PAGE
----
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City preparing Main Street road revamp later this summer

City council is planning a major infrastructure repair around south Main Street this summer, starting near the intersection with Fourth Avenue.
Road closed sign.

City council is planning a major infrastructure repair around south Main Street this summer, starting near the intersection with Fourth Avenue and heading north toward the Canada Post office. The project will be the City’s biggest road and infrastructure repair project this year, as laid out in the City’s recently released proposed budget.

The City’s road repair budget this year is small in comparison to past years - $425,000 has been budgeted for road repairs, about the same as was budgeted last year but far more than the $230,910 the City ended up spending - but money devoted to the Main Street project will come out of the City’s capital projects budget, not its road repair budget.

The project would cover as much as 150 metres of road uptown. The road at the intersection of Main Street and Fourth Avenue includes several severe bumps affecting traffic in all directions and water and sewer pipes underneath the road also need replacing, said councillors and executive staff members.

“One of the large projects we’re going to do this season is on Main Street - by the corner at the Co-op building and the dental clinic. That whole area is going to be done,” said councillor Alison Dallas-Funk.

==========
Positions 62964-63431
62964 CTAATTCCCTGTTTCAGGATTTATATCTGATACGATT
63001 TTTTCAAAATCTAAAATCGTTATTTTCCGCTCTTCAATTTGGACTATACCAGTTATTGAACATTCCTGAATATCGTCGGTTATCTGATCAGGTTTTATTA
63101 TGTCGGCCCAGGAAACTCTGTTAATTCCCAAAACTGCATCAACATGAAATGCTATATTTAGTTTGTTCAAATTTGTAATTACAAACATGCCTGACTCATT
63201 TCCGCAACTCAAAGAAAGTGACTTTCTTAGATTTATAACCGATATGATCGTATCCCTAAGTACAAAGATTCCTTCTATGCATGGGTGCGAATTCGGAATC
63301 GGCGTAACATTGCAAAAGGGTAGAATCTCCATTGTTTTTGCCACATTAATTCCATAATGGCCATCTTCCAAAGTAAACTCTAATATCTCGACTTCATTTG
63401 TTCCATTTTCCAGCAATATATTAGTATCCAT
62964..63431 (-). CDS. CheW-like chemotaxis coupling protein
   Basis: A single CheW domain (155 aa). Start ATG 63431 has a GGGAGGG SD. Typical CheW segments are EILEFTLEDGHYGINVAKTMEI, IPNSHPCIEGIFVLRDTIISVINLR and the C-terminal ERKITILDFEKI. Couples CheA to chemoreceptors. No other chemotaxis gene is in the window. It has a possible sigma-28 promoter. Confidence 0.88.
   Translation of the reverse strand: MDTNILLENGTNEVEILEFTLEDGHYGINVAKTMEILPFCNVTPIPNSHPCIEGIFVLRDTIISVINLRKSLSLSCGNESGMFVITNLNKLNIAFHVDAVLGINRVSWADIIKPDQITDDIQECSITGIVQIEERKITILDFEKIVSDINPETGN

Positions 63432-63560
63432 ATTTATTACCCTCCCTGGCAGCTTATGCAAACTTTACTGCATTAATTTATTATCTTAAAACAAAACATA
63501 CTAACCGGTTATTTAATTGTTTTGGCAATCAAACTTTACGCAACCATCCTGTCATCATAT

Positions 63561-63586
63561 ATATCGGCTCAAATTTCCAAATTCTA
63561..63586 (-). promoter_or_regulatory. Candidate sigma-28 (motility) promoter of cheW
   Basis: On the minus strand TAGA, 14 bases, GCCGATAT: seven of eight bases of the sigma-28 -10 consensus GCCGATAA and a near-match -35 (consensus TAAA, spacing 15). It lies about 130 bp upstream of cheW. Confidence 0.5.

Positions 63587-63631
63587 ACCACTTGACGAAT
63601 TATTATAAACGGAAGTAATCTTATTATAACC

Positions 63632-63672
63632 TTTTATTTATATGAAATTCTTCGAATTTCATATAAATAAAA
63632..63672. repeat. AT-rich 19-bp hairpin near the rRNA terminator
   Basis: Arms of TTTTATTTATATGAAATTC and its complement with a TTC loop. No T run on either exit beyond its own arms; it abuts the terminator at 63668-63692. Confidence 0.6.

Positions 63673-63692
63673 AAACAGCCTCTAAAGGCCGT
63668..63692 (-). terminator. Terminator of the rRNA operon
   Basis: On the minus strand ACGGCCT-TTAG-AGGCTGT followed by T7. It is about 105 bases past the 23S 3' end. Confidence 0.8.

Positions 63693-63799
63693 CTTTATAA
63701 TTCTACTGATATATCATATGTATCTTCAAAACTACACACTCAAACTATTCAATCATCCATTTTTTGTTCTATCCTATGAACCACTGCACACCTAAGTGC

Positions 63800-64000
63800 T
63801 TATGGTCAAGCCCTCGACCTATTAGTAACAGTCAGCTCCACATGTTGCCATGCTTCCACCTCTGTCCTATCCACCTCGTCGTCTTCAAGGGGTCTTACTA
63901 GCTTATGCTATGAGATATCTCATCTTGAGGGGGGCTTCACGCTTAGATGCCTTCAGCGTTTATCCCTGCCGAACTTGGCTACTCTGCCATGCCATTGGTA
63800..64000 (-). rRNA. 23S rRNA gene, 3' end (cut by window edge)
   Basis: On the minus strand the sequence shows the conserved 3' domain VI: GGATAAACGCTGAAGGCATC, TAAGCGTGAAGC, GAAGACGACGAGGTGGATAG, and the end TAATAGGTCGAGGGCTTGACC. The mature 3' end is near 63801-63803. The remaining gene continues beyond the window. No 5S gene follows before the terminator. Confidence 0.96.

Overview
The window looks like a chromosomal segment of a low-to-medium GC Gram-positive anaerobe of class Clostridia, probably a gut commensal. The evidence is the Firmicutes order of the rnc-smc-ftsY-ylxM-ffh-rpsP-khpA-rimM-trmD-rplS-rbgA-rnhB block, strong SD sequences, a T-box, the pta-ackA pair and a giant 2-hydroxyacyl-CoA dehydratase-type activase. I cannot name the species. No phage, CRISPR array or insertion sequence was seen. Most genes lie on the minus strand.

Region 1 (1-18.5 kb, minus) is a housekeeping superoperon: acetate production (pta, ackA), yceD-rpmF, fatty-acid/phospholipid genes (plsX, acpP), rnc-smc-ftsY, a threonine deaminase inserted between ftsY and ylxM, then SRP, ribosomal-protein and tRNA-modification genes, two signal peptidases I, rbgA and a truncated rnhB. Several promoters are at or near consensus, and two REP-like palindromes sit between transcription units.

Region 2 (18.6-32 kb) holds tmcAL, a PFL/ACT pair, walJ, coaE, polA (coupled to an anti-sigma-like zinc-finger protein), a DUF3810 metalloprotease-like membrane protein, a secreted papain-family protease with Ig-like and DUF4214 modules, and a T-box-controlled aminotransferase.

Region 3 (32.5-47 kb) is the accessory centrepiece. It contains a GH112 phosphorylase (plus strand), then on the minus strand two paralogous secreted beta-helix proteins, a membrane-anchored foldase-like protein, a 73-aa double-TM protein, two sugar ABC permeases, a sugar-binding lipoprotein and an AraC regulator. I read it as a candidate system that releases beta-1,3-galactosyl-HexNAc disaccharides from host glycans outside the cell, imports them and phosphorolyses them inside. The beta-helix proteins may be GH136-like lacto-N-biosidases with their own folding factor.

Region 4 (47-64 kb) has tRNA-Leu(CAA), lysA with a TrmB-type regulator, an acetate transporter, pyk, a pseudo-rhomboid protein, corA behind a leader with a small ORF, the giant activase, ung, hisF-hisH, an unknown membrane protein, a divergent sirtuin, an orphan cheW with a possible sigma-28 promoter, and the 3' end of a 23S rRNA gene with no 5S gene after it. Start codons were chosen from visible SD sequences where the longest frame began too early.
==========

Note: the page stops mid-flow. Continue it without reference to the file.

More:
Any project in that area comes with an added level of red tape, though that could play to the City’s advantage in keeping costs low. Main Street is considered a Manitoba provincial highway, meaning approvals for the project need to be looped through Winnipeg, but also meaning that the province would pay for costs to tear up and resurface the road - the City would only need to foot the bill for infrastructure underneath the road.

“There will be a lot of rerouting because that is a provincial highway and provincial highways will be involved with upgrading and fixing the road there,” said Dallas-Funk.

“The road is their responsibility - the paving of the road, that’s provincial highway, but the maintenance underneath, the sewer and the water lines, those are our responsibility. If the lines are old and caving in and not working and it’s creating an issue, that becomes our issue. That said, there’s nothing said yet what they’ll cover and what they won’t.”

Dallas-Funk said the work would begin in July, following the Trout Festival - traffic in the area would be rerouted while the work takes place.

“We are ripping the road up there, it’s going to be closed. That whole section is going to be opened up and repaired properly,” she said.

“We’ve already been in conversation with them - I believe it’s going to start right after the Trout Festival so we’re not impeding anything on Main Street.”

The City is also planning to almost double the amount of money it spends on road repair in next year’s forecasted budget, going from $425,000 to $800,000. Despite the road itself being a provincial responsibility, City officials don’t expect it will end up being paved again by the winter break - the plan is to pave the road again next year, with more money and time devoted to the project, leaving that area unpaved over the winter, likely meaning a temporary dirt or gravel road.

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